Suspiciousness Ranking. So far, we have seen that, when given the above error trace and the program of Fig. 1, semantic fault localization detects two trace-aberrant statements, \(\texttt {y := } \star \) and x := 0. Since for real programs there can be many trace-aberrant statements, our technique computes a semantic suspiciousness score for each of them. Specifically, the computed score is inversely proportional to how much code would become unreachable if we applied a local fix to the statement. This is because developers do not intentionally write unreachable code. Therefore, when they make a mistake, they are more likely to fix a statement that renders fewer parts of the program unreachable relatively to other suspicious statements.

For example, if we were to fix statement x := 0 as discussed above (that is, by assigning a positive value to x), no code would become unreachable. As a result, this statement is assigned the highest suspiciousness score. On the other hand, if we were to fix statement \(\texttt {y := } \star \) such that \(\texttt {3} \le \texttt {y}\) holds and the trace verifies, the then branch of the if statement would become unreachable. Consequently, \(\texttt {y := } \star \) is assigned a lower suspiciousness score than x := 0.

As we show in Sect. 6, this ranking mechanism is very effective at narrowing down the cause of an error to only a few lines in the program.

Fig. 2.
figure 2

A simple programming language.

3 Semantic Fault Localization

As mentioned in the previous section, our technique consists of two steps, where we determine (trace-)aberrant statements in the first step and compute their suspiciousness ranks in the next one.

3.1 Programming Language

To precisely describe our technique, we introduce a small programming language, shown in Fig. 2. As shown in the figure, a program consists of a statement, and statements include sequencing, assignments, assertions, assumptions, conditionals, and loops. Observe that conditionals and loops have non-deterministic predicates, but note that, in combination with assumptions, they can express any conditional or loop with a predicate p. To simplify the discussion, we do not introduce additional constructs for procedure definitions and calls.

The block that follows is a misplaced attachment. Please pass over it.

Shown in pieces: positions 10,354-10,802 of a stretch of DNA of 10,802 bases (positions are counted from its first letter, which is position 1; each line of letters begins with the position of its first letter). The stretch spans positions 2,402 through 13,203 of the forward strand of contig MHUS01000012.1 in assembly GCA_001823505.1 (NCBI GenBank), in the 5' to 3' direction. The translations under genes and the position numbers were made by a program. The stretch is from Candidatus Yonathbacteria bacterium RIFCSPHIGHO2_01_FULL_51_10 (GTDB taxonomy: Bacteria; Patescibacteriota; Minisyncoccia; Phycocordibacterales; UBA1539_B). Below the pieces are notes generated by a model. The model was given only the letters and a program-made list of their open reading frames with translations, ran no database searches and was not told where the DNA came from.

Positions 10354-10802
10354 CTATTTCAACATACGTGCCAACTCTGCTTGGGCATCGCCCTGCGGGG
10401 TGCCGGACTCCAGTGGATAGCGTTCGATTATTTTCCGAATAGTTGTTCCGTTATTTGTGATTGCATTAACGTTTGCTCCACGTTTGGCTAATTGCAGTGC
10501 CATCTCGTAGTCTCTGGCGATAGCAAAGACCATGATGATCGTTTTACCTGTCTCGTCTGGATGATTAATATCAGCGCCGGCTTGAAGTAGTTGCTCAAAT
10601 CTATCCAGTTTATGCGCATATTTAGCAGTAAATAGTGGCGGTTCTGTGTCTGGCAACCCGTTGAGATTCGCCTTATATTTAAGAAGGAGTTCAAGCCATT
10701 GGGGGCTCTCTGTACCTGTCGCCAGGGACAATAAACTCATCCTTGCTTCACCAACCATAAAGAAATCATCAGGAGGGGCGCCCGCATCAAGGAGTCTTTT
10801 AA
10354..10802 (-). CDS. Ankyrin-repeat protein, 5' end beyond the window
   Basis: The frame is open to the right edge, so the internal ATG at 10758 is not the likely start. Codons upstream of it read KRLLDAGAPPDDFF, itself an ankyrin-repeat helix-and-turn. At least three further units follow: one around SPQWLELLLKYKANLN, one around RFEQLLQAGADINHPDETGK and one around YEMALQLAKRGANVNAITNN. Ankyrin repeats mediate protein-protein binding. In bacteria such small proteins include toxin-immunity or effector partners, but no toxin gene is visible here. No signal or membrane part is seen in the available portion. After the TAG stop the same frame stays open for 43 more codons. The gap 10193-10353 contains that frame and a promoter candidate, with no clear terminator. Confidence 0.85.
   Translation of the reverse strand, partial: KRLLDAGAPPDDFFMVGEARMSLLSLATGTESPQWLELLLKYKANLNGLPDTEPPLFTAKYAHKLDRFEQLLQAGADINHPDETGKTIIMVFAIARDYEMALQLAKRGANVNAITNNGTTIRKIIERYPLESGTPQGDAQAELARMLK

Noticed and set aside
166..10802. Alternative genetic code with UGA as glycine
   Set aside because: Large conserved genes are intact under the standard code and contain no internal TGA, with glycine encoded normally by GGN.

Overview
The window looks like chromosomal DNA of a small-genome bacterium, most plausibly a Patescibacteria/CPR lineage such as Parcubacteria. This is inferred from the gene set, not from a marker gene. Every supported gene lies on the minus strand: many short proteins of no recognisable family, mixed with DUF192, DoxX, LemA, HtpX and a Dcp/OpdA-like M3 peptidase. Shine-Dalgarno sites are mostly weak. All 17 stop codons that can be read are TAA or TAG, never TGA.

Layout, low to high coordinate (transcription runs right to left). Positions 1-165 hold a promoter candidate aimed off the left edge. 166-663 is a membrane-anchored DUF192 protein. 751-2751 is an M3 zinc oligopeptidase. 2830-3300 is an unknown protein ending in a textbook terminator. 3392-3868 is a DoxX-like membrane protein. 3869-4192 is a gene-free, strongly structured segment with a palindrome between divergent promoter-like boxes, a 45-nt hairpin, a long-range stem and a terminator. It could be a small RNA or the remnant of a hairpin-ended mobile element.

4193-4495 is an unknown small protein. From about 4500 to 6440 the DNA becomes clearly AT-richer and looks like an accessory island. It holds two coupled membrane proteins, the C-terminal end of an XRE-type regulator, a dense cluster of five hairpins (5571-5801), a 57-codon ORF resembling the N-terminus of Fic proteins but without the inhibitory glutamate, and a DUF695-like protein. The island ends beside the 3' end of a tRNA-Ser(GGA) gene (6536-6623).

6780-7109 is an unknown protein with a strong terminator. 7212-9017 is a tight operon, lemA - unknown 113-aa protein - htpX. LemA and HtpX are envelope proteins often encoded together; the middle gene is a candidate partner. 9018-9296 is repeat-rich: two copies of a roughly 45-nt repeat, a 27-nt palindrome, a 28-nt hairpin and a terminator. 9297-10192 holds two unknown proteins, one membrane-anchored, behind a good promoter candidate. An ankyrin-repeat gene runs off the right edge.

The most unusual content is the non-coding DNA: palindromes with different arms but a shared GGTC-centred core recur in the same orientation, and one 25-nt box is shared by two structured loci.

We assume that program execution terminates as soon as an assertion or assumption violation in encountered (that is, when the corresponding predicate evaluates to false). For simplicity, we also assume that our technique is applied to one failing assertion at a time.

3.2 Trace-Aberrant Statements

Recall from the previous section that trace-aberrant statements are assignments along the error trace for which there exists a local fix that makes the trace verify (that is, the error becomes unreachable along this trace):

Definition 1

(Trace aberrance). Let \(\tau \) be a feasible error trace and s an assignment statement of the form \(v := \star \) or \(v := e\) along \(\tau \). Statement s is trace-aberrant iff there exists an expression \(e'\) that may be assigned to variable v such that the trace verifies.

To determine which assignments along an error trace are trace-aberrant, we first compute, in the post-state of each assignment, the weakest condition that ensures that the trace verifies. We, therefore, define a predicate transformer \( WP \) such that, if \( WP(S, Q) \) holds in a state along the error trace, then the error is unreachable and Q holds after executing statement S. The definition of this weakest-precondition transformer is standard [9] for all statements that may appear in an error trace:

  • \( WP (s_1;s_2, Q) \equiv WP(s_1, WP(s_2, Q)) \)

  • \( WP (v:=\star , Q) \equiv \forall v'.Q[v:=v'], \text {where } v' \notin freeVars (Q)\)

  • \( WP (v:=e, Q) \equiv Q[v:=e]\)

In the weakest precondition of the non-deterministic assignment, \(v'\) is fresh in Q and \(Q[v:=v']\) denotes the substitution of v by \(v'\) in Q.

To illustrate, we compute this condition in the post-state of each assignment along the error trace of Sect. 2. Weakest precondition

should hold in the pre-state of statement , and thus in the post-state of assignment x := 0, for the trace to verify. Similarly, \(3 \le \texttt {y}\) and \( false \) should hold in the post-state of assignments \(\texttt {y = }\star \) and x := 2, respectively. Note that condition \( false \) indicates that the error is always reachable after assignment x := 2.

Second, we compute, in the pre-state of each assignment along the error trace, the strongest condition that holds when executing the error trace until that state. We define a predicate transformer \( SP \) such that condition \( SP(P, S) \) describes the post-state of statement S for an execution of S that starts from an initial state satisfying P. The definition of this strongest-postcondition transformer is also standard [10] for all statements that may appear in an error trace:

  • \( SP (P, s_1;s_2) \equiv SP(SP(P, s_1), s_2) \)

  • \( SP (P, v:=\star ) \equiv \exists v'.P[v:=v'], \text {where } v' \notin freeVars (P) \)

  • \( SP (P, v:=e) \equiv \exists v'.P[v:=v'] \wedge v=e[v:=v'],\) \(\text {where } v' \notin freeVars (P) \cup freeVars (e)\)

In the strongest postcondition of the assignment statements, \(v'\) represents the previous value of v.

For example, strongest postcondition

$$ SP ( true ,\texttt {x := 2}) \equiv \texttt {x} = 2 $$